1. Seren

    Seren Writeaholic

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    Is This a Stupid Idea?

    Discussion in 'Plot Development' started by Seren, Aug 24, 2017.

    I just had a brainwave.

    Or maybe a brain crash, if it turns out that this is a really stupid idea.

    While writing up a detailed (chapter by chapter) plan for the story I want to work on next, I suddenly thought, "Hey, what if my beta readers read this plan for me? They might be able to point out plot holes before I actually start writing the real thing and waste a lot of words."

    However, I've also heard people say that you shouldn't share too much about your story until you've finished the first draft, because if you don't get the reaction you want it can really put you off and burst your little bubble of inspiration. And then you don't finish writing it.

    So, if my beta readers are willing, do I give the plan to them? Or do I just write the actual novel and then give the novel to them, as one normally would?
     
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  2. Spencer1990

    Spencer1990 Contributor Contributor

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    I can see the positive and negative of this.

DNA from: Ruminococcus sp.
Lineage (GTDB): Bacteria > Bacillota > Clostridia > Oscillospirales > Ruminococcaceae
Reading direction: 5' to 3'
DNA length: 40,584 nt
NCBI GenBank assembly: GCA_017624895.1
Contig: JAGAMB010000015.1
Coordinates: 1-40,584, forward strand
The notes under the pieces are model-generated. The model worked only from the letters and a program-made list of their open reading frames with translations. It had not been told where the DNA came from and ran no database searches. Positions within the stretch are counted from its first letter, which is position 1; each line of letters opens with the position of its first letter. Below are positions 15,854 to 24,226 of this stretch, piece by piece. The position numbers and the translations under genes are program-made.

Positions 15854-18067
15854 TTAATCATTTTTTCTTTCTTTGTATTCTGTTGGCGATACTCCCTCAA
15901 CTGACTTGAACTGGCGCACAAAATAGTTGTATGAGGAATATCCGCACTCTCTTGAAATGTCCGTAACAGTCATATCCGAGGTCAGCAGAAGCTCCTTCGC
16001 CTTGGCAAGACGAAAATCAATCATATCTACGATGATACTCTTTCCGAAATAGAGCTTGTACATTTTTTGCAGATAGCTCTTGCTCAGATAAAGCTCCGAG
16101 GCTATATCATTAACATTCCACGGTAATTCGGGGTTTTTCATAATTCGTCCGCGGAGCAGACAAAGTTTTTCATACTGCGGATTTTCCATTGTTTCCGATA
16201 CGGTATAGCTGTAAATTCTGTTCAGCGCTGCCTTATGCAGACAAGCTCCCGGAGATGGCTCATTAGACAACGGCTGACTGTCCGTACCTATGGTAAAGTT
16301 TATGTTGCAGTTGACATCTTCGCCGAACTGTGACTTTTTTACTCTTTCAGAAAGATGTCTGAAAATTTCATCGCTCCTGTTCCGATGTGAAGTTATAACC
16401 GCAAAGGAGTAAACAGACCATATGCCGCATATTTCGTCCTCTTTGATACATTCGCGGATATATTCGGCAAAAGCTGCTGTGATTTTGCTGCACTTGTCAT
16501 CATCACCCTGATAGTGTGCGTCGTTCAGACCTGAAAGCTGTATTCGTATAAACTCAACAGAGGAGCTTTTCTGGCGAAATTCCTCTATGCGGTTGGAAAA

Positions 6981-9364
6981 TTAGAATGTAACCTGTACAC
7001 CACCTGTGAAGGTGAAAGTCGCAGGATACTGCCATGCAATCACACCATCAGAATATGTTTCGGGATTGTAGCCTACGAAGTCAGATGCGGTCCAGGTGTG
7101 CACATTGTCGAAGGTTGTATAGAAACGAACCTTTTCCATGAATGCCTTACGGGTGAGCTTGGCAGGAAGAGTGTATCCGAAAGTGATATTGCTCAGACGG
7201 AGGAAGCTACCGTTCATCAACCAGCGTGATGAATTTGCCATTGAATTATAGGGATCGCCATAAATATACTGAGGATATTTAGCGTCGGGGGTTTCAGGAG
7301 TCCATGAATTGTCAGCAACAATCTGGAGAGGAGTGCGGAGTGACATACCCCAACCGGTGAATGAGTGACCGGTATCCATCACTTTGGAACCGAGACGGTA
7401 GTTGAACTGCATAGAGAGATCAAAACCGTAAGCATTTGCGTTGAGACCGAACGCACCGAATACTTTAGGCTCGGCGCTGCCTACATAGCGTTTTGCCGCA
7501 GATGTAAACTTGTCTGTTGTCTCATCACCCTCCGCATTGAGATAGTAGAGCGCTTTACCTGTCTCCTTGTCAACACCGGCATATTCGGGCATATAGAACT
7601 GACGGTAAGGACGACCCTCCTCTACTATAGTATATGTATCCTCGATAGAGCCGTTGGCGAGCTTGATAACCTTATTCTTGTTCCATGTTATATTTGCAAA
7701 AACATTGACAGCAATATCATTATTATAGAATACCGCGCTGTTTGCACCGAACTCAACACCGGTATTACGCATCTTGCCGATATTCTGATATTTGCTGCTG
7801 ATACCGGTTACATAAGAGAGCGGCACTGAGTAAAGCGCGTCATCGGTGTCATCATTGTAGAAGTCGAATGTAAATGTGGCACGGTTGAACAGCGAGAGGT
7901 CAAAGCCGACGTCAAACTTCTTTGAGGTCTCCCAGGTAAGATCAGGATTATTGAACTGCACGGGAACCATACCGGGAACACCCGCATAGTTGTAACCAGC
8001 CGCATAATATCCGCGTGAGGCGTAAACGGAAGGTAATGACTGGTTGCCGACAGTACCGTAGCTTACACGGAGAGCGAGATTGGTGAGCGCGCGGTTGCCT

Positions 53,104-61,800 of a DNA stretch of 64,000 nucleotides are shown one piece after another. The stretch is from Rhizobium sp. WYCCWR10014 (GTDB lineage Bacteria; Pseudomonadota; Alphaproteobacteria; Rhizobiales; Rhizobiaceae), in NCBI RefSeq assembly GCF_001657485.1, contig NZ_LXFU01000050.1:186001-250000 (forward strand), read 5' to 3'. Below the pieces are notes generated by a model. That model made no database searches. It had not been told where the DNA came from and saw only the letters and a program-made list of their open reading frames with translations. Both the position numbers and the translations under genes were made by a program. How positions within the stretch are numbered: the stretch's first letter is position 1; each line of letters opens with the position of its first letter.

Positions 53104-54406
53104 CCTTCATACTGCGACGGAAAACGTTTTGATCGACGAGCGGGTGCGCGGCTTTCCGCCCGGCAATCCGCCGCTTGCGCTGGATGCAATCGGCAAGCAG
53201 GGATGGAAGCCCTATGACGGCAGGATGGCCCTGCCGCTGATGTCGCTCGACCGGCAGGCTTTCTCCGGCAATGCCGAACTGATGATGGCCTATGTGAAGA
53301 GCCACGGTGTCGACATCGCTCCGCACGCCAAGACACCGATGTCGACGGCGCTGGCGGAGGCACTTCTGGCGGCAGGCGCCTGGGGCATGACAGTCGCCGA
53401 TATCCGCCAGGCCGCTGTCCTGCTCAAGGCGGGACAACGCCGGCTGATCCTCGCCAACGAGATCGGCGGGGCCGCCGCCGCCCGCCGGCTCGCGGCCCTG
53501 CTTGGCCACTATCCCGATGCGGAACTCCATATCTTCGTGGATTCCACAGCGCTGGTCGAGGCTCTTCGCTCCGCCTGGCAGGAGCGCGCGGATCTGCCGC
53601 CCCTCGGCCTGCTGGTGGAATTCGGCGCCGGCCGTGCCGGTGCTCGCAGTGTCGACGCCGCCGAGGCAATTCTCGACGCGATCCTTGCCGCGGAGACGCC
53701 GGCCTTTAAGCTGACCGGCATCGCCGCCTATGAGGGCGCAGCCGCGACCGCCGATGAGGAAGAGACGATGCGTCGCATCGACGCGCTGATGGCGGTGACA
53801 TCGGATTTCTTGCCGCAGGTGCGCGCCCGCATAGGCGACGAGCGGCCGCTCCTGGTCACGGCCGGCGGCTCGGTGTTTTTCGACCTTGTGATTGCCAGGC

The biggest problem I see is that the detailed plan will not full contextualize your ideas. You will still have a lot in your head that can't make it into an outline, so there will be a massive disconnect between how you view the story (the creator) and how they view the story (with only an outline). This is because a lot of successful work comes down to execution rather than ideas. Two people can have a similar idea. If one is executed effectively, it will get a much better response than one that is executed poorly. With just an outline, potential readers are missing, arguably, the most important part of writing: execution.
     
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  3. Homer Potvin

    Homer Potvin Funky like your grandpa's drawers.... Staff Contributor